It’s not exactly news that the way cars are thought of is changing. Particularly with regard to people who have disabilities. The driverless car is undergoing trials and I seem to remember reading that it has even been approved for the road in one or two cities in the USA.
The question of access remains an issue though. What about people who struggle to actually get into a car unaided? Are they simply denied the right to go out unless back up is there to help them?
Well, staying with the theme of cars for a moment, we found this little bit of technology - the Kenguru.
It looks a bit like a smart car but the big difference is that it opens up at the back so that a wheelchair user doesn’t need to transfer out of their chair and into the driver’s seat. They simply roll in through the back courtesy of a little ramp that pops out when the hatch is opened.
Controlled not with a steering wheel but with a handlebar, there is an intelligent simplicity to this design. It looks like something that was designed purely to enable wheelchair users and take them from A to B. It means that people who are otherwise reliant on other people giving them lifts and helping them in and out of cars can travel independently.
The idea came to fruition through a young lawyer, Stacy Zoern, who has been a wheelchair user all her life. Stacy was frustrated by the fact that she was obliged to live near her work for commuting. She couldn’t afford the adapted car she required, having totalled her previous one years earlier. She was desperately trying to find a solution in order to reduce the impact city centre living was having on her bank balance.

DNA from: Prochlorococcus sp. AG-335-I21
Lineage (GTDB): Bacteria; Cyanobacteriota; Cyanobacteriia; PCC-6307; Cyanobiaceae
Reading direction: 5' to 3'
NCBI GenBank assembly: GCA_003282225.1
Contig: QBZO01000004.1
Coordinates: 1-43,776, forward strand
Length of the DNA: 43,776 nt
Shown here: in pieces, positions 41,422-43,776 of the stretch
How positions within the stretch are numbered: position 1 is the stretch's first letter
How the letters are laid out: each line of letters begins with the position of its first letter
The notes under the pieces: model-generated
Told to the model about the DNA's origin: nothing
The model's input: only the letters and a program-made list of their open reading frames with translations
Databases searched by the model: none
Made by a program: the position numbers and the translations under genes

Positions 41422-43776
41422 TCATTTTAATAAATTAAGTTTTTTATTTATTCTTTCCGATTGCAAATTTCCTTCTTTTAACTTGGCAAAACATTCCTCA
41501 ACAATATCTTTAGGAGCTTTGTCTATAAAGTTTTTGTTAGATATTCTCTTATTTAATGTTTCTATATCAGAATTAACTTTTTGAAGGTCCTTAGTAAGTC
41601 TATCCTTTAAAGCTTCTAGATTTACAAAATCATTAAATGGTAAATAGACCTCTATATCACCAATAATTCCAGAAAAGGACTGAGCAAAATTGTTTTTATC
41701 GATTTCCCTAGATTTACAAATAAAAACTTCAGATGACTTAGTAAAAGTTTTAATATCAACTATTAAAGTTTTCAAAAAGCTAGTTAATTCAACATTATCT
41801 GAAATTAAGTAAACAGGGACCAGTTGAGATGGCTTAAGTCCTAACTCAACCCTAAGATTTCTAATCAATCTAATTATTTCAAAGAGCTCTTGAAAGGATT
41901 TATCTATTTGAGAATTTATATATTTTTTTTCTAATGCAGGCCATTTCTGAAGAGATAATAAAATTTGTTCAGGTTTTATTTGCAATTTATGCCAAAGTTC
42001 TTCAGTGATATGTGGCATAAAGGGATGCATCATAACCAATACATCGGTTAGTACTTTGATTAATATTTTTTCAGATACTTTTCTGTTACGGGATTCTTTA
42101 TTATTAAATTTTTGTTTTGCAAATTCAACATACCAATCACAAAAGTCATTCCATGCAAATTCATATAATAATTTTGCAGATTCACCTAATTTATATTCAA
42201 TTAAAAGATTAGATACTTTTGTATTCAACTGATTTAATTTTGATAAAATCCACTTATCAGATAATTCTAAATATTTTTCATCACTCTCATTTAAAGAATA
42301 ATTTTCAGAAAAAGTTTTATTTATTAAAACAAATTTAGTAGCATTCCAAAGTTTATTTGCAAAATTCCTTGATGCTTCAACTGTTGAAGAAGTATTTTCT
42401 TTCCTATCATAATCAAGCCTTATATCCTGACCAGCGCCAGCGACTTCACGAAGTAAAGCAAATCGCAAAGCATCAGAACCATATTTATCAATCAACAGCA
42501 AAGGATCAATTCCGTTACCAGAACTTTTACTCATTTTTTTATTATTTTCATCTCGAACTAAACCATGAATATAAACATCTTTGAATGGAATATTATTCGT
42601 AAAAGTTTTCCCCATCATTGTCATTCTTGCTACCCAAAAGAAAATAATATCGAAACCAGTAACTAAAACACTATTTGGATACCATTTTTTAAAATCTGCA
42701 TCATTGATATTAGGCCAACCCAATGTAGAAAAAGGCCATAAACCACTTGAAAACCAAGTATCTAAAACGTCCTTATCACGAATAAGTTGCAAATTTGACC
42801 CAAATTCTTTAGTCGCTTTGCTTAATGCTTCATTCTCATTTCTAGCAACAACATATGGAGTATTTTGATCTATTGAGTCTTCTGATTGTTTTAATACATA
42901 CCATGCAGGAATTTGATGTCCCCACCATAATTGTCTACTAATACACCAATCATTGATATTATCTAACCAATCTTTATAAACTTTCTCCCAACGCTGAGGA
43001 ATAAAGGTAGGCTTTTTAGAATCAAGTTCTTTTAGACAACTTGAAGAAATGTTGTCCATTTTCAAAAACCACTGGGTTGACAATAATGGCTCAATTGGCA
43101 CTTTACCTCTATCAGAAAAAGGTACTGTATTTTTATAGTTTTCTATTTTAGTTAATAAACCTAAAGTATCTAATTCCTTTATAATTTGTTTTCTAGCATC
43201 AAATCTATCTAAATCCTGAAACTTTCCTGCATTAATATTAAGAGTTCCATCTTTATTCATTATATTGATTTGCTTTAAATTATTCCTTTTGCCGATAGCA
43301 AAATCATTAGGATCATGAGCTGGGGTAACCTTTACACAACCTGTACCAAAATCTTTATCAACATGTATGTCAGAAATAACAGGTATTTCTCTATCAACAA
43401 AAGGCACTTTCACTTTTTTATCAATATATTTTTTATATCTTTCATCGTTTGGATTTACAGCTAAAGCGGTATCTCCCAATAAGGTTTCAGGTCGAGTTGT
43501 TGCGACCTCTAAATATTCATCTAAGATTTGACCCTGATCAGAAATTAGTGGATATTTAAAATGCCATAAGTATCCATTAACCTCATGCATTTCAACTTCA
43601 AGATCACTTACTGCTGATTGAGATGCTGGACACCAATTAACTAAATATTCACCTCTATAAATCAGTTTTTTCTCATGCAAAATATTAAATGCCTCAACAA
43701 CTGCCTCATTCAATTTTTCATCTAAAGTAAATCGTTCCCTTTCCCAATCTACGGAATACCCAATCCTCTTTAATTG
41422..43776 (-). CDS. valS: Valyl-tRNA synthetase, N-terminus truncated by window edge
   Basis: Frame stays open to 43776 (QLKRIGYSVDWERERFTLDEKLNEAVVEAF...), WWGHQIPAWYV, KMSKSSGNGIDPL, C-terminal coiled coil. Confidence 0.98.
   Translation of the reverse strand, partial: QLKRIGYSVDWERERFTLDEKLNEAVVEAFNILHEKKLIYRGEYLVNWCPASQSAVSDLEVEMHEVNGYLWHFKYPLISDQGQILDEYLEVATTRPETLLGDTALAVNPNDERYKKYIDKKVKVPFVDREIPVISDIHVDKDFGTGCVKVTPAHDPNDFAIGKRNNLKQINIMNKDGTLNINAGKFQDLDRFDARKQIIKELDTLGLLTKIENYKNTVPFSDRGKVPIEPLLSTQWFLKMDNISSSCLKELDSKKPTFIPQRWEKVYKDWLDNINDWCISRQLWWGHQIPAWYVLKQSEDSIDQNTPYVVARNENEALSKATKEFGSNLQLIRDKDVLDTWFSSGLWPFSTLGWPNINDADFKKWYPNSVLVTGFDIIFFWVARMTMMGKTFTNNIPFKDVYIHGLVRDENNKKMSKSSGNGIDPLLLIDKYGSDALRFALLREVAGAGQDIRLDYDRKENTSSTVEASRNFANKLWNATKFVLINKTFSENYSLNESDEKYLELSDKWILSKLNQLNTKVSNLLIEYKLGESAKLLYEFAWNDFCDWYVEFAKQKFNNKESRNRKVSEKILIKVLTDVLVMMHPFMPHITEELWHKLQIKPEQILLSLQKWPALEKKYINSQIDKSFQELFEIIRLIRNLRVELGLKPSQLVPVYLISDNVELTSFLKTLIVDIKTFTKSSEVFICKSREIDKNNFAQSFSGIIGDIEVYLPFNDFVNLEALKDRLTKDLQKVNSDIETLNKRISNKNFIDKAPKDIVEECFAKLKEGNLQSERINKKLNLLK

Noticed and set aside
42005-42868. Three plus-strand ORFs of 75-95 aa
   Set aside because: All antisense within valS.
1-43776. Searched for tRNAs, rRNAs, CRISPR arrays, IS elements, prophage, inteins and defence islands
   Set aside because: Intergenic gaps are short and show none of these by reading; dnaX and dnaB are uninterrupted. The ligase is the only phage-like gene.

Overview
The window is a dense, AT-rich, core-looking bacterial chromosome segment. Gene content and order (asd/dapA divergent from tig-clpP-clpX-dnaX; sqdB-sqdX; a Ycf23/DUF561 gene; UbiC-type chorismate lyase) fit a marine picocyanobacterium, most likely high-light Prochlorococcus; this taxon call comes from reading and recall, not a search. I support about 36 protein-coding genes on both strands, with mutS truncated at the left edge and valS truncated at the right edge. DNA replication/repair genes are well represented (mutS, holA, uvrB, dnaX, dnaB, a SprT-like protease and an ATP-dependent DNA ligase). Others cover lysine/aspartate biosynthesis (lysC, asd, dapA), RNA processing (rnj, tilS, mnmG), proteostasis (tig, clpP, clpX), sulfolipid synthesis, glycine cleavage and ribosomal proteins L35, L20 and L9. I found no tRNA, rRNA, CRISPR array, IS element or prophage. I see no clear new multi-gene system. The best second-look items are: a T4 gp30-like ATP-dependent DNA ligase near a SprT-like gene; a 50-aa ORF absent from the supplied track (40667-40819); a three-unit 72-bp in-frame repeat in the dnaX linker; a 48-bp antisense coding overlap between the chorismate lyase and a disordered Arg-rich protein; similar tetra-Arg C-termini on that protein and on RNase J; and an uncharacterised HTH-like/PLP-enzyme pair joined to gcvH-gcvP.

She discovered a Hungarian designer called Istvan Kissaroslaki who had come up with the Kenguru but the project was stalling after the financial crash. After some negotiations, she helped him set up shop in the US and suddenly they were in business. Now Stacy gets daily messages from people telling her how the Kenguru has made a huge difference to their lives.
A bonus is that it is practical and relatively affordable for an adapted car, at $25,000 (£15,300).
With a maximum speed of about 30 mph this car is definitely only for driving in town. This undoubtedly will be an issue if you wish to travel further afield. And then there’s something else.
Is it useful? Yes. Can it make a difference to someone’s life? Absolutely! Does it look smart and sleek? Well… beauty is in the eye of the beholder I guess. Personally I’m not a fan of the exterior design. Maybe I’m being shallow here but to be fair when people buy a car, its appearance is something they concern themselves with. And why not? After all, for plenty of people driving is not just a matter of logistics, it’s fun. Cars are something to be enjoyed.
Then again you might disagree with me and say that the freedom that it affords people eclipses everything else. Or you might actually feel that it’s a stunning car. Like I said, beauty is in the eye of the beholder.
What do you think of the Kenguru? Is it something you would potentially want to try?